by John Copley
(ANNews) – On October 13, 2018 two educated and intelligent women stepped up to the podium in a ballroom at the River Cree Resort’s Marriott Hotel; one to encourage Albertans and Canadians to denounce pipeline expansion and the other to defend the rights of working Albertans, many of whom earn a living in a province that depends on the oil industry, and next to Saudi Arabia and Venezuela, houses the third largest oil reserves in the world.
On one side of the debate was environmentalist and policy adviser Tzeporah Berman; on the other side, Alberta premier Rachel Notley. Both had been invited by the Alberta Teacher’s Association (ATA) to address teacher delegates during their October 13-15 “Grounded in Truth, Soaring with Knowledge” conference. About 250 social studies, Indigenous education, and environmental and outdoor education teachers attended the event. The first speaker was Modern Resources CEO Chris Slubicki, who spoke at length on the strength of the province’s gas and oil industries and its vast and barely tapped oil reserves.
The ATA received its share of flack for inviting Berman to speak at the conference; much of that negativity came from UCP leader Jason Kenney, a climate-change denier whose disregard for the world’s scientific community has become legendary.
ATA President Greg Jeffery defended his organization’s decision, noting that “teachers, as smart and thoughtful professionals, will be able to hear a range of perspectives and use that discussion to help inform the conversations that occur in their classrooms around these critical issues.”
ATA Associate Coordinator Jonathan Teghtmeyer reiterated by saying, “I think Albertans, just like our teachers, are concerned about the environment, and I think, similarly concerned about the economy and jobs.”
Some have labeled the speeches by Berman and Notley as a showdown between two speakers at opposite ends of the rainbow. Though their opinions on how to approach the future are worlds apart, the bottom line is that despite their differences on what needs to be done to get there, they do agree on the need to eventually introduce alternative sources of energy that don’t involve the use of fossil fuels.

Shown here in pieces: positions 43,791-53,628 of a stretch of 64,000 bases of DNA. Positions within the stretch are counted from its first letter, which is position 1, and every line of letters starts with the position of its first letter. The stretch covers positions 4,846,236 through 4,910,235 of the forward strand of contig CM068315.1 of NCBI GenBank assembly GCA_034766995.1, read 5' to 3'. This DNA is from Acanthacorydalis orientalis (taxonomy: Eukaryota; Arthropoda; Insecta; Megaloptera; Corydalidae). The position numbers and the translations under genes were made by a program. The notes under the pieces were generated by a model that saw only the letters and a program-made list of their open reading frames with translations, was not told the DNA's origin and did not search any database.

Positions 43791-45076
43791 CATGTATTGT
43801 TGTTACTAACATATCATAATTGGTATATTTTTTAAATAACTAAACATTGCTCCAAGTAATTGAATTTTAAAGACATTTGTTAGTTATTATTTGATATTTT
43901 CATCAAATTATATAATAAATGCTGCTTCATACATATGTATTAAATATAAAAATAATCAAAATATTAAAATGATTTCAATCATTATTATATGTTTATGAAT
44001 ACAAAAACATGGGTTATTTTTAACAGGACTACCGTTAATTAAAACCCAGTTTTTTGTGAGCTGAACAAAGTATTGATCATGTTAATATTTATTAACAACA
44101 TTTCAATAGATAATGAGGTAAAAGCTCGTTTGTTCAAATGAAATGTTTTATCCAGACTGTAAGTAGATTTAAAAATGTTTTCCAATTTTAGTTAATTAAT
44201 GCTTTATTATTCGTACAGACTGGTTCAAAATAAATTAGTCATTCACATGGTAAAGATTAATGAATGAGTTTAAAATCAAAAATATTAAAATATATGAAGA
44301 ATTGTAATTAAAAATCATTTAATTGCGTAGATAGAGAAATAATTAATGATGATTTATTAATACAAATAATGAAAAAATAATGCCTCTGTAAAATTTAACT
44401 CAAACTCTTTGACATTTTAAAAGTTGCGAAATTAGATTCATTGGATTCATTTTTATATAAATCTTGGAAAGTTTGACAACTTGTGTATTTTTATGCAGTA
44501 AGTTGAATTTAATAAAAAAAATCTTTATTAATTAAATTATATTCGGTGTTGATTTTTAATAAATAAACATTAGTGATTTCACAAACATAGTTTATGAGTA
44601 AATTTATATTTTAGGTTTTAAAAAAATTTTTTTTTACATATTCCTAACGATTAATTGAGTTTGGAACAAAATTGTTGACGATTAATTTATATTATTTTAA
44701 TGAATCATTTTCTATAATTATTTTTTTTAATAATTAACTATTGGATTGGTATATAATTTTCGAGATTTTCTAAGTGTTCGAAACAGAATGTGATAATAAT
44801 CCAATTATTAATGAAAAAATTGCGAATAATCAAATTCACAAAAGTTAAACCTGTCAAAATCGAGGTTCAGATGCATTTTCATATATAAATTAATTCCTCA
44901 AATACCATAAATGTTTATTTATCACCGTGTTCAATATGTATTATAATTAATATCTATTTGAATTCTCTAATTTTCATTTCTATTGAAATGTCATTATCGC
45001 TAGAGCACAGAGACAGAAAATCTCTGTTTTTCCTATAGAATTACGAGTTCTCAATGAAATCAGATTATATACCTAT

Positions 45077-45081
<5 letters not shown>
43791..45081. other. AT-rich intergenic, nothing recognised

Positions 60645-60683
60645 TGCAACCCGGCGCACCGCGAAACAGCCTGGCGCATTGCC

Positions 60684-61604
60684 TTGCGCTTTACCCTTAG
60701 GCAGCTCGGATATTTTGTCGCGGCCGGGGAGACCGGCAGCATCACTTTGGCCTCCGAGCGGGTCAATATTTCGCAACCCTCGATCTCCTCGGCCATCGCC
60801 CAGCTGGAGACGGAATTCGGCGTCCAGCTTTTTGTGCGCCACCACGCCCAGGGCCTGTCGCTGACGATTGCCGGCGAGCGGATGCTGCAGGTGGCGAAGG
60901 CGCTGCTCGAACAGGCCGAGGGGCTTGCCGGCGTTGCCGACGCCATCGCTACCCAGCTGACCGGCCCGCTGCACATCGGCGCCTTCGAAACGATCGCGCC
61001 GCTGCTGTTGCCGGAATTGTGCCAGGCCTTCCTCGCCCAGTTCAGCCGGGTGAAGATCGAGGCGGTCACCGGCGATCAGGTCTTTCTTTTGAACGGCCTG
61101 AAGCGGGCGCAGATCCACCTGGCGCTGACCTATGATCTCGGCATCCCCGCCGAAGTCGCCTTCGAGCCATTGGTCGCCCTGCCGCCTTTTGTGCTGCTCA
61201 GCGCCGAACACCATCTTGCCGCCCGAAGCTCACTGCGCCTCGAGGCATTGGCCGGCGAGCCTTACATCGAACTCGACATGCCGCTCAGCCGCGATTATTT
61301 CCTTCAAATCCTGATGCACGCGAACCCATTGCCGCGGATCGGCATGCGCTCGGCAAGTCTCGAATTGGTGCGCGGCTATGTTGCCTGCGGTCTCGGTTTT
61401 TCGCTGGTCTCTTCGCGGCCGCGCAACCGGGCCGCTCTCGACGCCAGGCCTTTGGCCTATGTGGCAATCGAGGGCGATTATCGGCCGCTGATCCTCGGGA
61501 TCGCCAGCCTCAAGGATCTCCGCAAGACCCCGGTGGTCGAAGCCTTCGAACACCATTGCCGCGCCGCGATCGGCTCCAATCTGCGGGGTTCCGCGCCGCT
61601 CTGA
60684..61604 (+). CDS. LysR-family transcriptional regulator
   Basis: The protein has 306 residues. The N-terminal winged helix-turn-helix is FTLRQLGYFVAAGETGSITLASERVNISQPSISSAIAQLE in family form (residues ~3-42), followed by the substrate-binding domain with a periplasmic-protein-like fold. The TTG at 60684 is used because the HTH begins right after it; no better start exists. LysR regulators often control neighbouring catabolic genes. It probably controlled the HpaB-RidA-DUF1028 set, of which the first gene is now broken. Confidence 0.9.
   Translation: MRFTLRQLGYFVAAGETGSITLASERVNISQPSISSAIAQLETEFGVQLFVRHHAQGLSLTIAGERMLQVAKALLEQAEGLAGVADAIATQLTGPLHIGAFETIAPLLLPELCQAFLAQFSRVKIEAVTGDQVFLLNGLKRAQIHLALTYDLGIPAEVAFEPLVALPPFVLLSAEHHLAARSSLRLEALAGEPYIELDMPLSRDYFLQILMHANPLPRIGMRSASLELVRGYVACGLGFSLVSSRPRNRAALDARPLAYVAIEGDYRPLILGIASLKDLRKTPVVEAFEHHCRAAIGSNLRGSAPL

Berman, the first to address the gathering, said she isn’t calling for an immediate end to the use of fossil fuels, she just wants expansion of that use to stop.
“No one is saying shut down the oil and gas industry overnight,” Berman remarked during her speech. “No one is saying buy more from other countries; what we’re saying is right now, it’s big enough.
“We’re at a moment in history where we need to look at cleaning it up. We’re at a moment in history when we need to look at how to diversify our economy, to make sure we have resilient and safe jobs in the future.”
Premier Notley called the approach being taken by Berman and other pipeline expansion protesters “a disaster, not only for working people but quite frankly for effective climate action as well. If we write off the jobs and the livelihoods of hundreds of thousands of working women and men, I guarantee you we will write off the ability to move forward on climate change or, quite frankly, on just about any kind of progressive change.”
Berman said that the days of using fossil fuels are coming to an end and that building a pipeline that’s designed to last upwards of 50 years doesn’t make sense.
“We can’t address climate change by building more of the past,” remarked Berman. “The idea that pipelines are answers to climate change is absurd. You don’t buy more cigarettes to quit smoking.”
She said instead of expanding the Trans Mountain Pipeline, Alberta should be concentrating on investing its time and money on renewable energy solutions.